It's crucial to check your skin regularly. Pay special attention to your moles and any new spots or changes. If the moles become larger or thicker, with unclear edges and colors, or even bleed, see a doctor immediately. Every month, self-examining our skin is recommended, especially if you're chronically exposed to sunlight. Still, seeing your dermatologist at least once a year, regardless of your skin phototype or sun exposure frequency, is a must.
#4: Pay Attention to Your Diet
Eating foods rich in antioxidants will help your body defend itself from the harmful effects of UV rays. However, a healthy diet still can't be a substitute for good-quality sunscreen, but can undoubtedly be an excellent addition in the fight against damaging environmental factors. Vitamins like vitamin C, E, and A, minerals, lycopene as well as selenium will provide you with solid protection from the inside out.
Therefore, make sure to have these foods on your table as often as you can: nuts and seeds, tomatoes, sweet potatoes, spinach, leafy greens, berries, kiwis, citrus fruits, and fatty fish. Also, don't forget to keep your body hydrated and drink enough water every day.
#5: Say 'No' to Sunbeds
Many health organizations, including the FDA and the American Academy of Dermatology, recommend completely avoiding any artificial UV sources, such as solariums or tanning beds. In July 2009, it was established by the International Agency for Research on Cancer (IARC) that UV-emitting devices are highly cancerogenic to people. In addition to posing a severe risk of getting skin cancer, including melanoma, tanning devices can also cause allergic reactions, premature aging, eye damage, and immune suppression.
Sunbeds shouldn't be used for preparing your skin for sunbathing, as some people, especially younger generations, would think. In these devices, the UVA rays are much stronger than in natural sunlight, and the health risk factor is, therefore, much higher. If you enjoy a sun-kissed skin look, go for self-tanning oils or lotions, a much safer option.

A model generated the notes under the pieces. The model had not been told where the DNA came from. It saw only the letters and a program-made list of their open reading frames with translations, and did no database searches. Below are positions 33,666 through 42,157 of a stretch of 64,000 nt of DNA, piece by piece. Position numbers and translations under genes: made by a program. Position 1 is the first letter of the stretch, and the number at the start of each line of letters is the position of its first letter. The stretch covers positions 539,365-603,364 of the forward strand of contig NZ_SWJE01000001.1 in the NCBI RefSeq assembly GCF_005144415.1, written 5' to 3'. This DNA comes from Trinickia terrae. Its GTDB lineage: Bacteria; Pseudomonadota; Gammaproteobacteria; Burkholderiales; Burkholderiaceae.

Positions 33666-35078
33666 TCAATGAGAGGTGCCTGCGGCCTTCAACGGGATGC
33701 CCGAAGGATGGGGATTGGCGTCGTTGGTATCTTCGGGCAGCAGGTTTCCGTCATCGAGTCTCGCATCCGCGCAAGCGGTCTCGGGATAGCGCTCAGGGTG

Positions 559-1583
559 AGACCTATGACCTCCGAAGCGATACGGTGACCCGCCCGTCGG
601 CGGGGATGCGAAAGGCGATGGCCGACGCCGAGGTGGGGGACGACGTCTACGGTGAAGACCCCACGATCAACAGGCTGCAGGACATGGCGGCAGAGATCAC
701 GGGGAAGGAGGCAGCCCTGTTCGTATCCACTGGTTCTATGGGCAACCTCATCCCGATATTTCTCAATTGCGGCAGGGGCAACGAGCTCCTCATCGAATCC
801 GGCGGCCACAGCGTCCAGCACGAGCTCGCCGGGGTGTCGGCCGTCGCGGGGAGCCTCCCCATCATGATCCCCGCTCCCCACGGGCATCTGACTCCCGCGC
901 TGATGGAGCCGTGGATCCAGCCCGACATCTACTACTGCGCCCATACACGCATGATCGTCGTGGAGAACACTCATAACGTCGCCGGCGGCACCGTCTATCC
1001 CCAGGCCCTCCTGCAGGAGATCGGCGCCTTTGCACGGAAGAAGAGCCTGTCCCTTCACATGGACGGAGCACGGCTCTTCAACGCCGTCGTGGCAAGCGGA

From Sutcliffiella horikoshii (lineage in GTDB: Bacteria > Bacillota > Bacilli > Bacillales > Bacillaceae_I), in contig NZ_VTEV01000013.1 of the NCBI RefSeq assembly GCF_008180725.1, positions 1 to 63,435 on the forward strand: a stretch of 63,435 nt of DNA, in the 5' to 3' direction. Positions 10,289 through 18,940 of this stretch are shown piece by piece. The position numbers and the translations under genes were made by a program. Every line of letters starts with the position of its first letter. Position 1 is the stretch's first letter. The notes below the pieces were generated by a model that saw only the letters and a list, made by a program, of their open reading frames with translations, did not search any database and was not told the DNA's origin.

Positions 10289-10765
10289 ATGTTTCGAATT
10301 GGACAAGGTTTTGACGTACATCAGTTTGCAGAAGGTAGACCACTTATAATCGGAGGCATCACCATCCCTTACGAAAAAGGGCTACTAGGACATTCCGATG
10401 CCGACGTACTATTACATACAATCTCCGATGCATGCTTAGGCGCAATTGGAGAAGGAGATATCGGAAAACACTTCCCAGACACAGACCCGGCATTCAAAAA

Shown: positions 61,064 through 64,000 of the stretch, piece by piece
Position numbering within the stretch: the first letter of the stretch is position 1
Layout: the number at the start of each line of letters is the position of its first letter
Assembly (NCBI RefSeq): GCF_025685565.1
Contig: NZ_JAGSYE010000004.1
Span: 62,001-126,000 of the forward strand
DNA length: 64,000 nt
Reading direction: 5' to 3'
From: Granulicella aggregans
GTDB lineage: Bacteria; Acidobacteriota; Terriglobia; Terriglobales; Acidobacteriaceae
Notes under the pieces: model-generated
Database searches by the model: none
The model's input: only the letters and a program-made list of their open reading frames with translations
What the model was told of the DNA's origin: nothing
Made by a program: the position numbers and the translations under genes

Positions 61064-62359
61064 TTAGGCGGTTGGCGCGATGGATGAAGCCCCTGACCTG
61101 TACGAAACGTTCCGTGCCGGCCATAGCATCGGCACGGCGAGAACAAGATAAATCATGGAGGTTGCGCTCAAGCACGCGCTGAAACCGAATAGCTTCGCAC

In sum, chronic exposure to UV radiation damages skin cells and results in the premature aging of the skin, called photoaging. Photoaging differs from chronological aging, and it most commonly causes yellowish complexion, deep wrinkles, large freckle-like spots, and rough skin texture, to mention a few. Although people with fair skin are the most vulnerable to the harmful effects of UV light exposure, nobody's skin is completely safe, especially after chronic, prolonged sun exposure without adequate protection.
The skin is our largest organ that protects us from environmental influences. Therefore, it's crucial to take good care of it, nurture, and protect it. So, always wear your sunscreen and apply it liberally and often, regardless of whether you're on summer vacation or a city walk.
Does sun exposure cause aging?
Yes. Chronic exposure to harmful UV radiation, especially without appropriate sun protection, causes premature skin aging. Dermatologists call this type of skin aging photoaging, sun damage, solar damage, and photodamage. Sun damage usually causes rough skin texture, uneven (red and yellow) complexion, deep wrinkles, and dark spots.
How do you stop sun aging?
The best protection against sun aging is avoiding the sun at its hottest, usually between 10 am and 4 pm, depending on where you live. Also, whenever going outside, wear your sunscreen with an SPF of at least 30, as well as protective clothing (long sleeves, pants, sunglasses, and a wide-brimmed hat).
Does the sun destroy collagen?
Yes, damaging UVA sun rays penetrate into the deeper layers of the skin, causing mutations in the cells' DNA and degrading the collagen in the inner layer of the skin, the dermis. And since the collagen is the skin's structural framework, sun damage results in the loss of the skin's elasticity and bounciness, and it starts sagging prematurely.
Is hyperpigmentation a photoaging?
Photoaging causes changes in skin pigmentation, the so-called lentigines. Lentigines, also known as liver spots, occur as small lesions on the skin that have an irregular shape and are dark in color. The most common areas where these lesions appear are those areas of the body that are most commonly exposed to the sun, like the face and the back of the hands.
Can I reverse sun damage?
Unfortunately, there's no effective way to reverse skin damage caused by sun radiation. Chronic sun exposure causes DNA mutations inside the skin cells, and those can't be reversed. However, there are certain skincare ingredients (such as chemical peels and retinoids) as well as procedures (such as laser treatments, fillers, and cosmetic surgery) that can improve your skin's appearance to some extent.